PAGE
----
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Tag: Andy Griffith (1-2 of 2)

Ron Howard remembers Andy Griffith's 'great sense of humor about life'

Playing Andy Griffith’s son, Opie, on The Andy Griffith Show, Ron Howard had a first-hand look into one of the most popular television shows — and characters — of all time. With the news that star Andy Griffith passed away this morning at age 86, Howard got on the phone with EW to share his favorite memories about his TV dad.

On his first meeting with Griffith, Howard said, “I was five years old. And I was preoccupied with the prop that was in my hand, because it was a toy turtle. But I had to pretend it was a real turtle that the audience just wasn’t seeing, and it was dead, so I was supposed to be crying and very emotional, and I remember him looking at that little turtle and talking to me about how it was kind of funny to have to pretend that was dead. So I recall just a very relaxed first impression.”

Howard stressed the positive memories he had of his time on the show and of Griffith’s role in that supportive environment. “He was fantastic,” Howard said. “There was a fantastic equilibrium between his love of laughter and jokes and funny stories and songs and all that, and then he could turn on a dime and be the utmost professional…. If people who met him were to be surprised [to learn something about him] it would be this sort of simple commitment to excellence. This straightforward work ethic that he adhered to in a very unpretentious way with great humility and very few words.” READ FULL STORY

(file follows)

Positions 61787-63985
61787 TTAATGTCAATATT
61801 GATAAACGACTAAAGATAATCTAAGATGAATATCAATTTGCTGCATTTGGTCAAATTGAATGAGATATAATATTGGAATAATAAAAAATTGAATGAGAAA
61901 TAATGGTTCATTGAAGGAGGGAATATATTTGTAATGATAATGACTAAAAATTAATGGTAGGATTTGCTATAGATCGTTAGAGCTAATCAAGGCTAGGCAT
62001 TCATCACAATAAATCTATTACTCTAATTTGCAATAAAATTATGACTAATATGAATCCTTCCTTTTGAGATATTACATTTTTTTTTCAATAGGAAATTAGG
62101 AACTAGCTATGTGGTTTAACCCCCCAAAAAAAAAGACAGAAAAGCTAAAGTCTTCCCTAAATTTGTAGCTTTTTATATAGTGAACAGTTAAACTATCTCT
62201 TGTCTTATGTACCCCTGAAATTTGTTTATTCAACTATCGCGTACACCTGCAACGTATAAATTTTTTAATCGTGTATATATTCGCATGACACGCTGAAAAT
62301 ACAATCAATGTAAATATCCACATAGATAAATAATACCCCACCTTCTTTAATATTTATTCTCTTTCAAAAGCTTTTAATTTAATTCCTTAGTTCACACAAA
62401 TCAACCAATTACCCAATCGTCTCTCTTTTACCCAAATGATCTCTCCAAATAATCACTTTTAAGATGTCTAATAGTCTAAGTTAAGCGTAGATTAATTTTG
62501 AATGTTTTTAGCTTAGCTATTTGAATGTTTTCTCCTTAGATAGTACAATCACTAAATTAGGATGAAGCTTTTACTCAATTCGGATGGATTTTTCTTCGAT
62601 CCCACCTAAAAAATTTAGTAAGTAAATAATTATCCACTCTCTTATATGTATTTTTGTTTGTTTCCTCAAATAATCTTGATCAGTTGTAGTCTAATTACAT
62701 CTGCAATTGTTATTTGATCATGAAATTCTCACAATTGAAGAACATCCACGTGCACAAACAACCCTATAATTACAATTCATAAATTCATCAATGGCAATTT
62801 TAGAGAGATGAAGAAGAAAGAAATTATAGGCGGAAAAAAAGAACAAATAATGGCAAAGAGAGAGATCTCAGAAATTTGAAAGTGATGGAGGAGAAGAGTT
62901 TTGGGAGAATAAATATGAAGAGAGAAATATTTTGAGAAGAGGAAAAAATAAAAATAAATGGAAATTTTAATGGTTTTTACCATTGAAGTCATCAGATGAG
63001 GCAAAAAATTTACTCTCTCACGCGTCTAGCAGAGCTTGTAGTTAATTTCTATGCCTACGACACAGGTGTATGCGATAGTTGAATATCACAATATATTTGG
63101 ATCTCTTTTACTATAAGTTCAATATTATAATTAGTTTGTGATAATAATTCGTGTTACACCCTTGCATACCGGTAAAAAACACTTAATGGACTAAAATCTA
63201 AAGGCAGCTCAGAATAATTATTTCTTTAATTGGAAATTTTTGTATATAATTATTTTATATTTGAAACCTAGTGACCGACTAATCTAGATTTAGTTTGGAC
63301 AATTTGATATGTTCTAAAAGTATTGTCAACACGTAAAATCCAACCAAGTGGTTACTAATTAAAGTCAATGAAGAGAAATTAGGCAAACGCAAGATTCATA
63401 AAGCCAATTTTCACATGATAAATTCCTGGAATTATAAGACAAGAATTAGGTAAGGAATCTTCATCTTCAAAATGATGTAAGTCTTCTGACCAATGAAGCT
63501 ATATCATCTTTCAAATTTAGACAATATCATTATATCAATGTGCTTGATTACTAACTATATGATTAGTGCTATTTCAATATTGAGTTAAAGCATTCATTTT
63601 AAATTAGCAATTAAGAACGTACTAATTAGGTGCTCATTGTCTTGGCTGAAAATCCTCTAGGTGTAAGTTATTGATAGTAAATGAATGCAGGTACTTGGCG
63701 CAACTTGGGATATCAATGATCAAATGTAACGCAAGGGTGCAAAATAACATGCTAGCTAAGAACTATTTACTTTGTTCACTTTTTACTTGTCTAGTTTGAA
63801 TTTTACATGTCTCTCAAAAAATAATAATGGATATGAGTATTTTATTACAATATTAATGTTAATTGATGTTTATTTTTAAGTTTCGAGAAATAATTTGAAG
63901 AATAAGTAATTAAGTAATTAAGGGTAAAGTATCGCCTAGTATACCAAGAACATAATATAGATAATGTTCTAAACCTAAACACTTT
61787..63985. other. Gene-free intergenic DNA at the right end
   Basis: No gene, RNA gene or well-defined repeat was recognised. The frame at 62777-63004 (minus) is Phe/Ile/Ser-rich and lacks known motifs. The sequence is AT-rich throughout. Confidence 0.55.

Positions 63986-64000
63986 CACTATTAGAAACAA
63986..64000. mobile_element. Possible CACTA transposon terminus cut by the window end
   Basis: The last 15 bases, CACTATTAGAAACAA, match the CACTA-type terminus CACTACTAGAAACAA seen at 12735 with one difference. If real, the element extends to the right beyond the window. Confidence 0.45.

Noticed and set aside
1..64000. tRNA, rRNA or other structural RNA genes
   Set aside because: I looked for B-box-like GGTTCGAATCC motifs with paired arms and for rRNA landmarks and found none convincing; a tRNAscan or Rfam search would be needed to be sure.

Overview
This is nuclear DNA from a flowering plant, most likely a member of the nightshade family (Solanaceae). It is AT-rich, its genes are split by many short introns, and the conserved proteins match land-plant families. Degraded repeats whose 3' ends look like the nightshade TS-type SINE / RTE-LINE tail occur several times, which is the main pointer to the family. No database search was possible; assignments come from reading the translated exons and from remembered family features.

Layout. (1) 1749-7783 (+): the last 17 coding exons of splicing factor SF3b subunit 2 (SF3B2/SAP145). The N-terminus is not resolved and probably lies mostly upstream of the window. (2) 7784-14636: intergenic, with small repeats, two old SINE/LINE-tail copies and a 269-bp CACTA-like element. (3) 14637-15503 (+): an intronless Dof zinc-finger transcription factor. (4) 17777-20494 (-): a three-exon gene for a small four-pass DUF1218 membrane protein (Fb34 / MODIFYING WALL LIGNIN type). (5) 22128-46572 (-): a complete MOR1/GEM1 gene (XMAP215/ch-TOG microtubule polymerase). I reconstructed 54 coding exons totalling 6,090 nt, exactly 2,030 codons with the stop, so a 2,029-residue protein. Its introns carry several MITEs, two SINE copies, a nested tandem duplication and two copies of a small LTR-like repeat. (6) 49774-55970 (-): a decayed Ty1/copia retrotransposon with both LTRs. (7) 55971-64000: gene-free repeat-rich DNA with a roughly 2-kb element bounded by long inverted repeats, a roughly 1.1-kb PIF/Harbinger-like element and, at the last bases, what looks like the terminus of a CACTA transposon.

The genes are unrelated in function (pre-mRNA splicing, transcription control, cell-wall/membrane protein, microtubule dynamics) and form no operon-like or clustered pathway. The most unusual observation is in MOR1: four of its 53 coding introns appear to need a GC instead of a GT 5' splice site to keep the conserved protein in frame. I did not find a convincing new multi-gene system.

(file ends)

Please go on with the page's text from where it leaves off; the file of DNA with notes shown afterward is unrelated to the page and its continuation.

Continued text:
Andy Griffith, America's favorite sheriff, dies at 86

Television icon Andy Griffith, best known as the sage town sheriff in the ’60s sitcom The Andy Griffith Show and as a cantankerous defense attorney on 1980s-’90s drama Matlock, died today in Roanoke Island, N.C. He was 86 years old. Friend and former University of North Carolina president Bill Friday confirmed the news to WITN News, an NBC affiliate in Washington, N.C.

Born an only child in Mount Airy, N.C., Griffith spent his boyhood listening to music. He aspired to be an opera singer before turning his attention to acting after college at the University of North Carolina-Chapel Hill. He began his career as a comedic monologist with the 1953 release of What It Was, Was Football, a massive hit both on radio and in stores. On Broadway, he earned Tony nominations playing a country bumpkin in the Army-based comedy No Time for Sergeants and a sheriff in the musical Destry Rides Again. Then Hollywood beckoned. In his first film, Elia Kazan’s critically acclaimed A Face in the Crowd, Griffith portrayed another country boy, this time with a manipulative and power-hungry streak. He followed it with a film version of No Time for Sergeants, featuring future Andy Griffith Show costar and lifelong pal Don Knotts. READ FULL STORY

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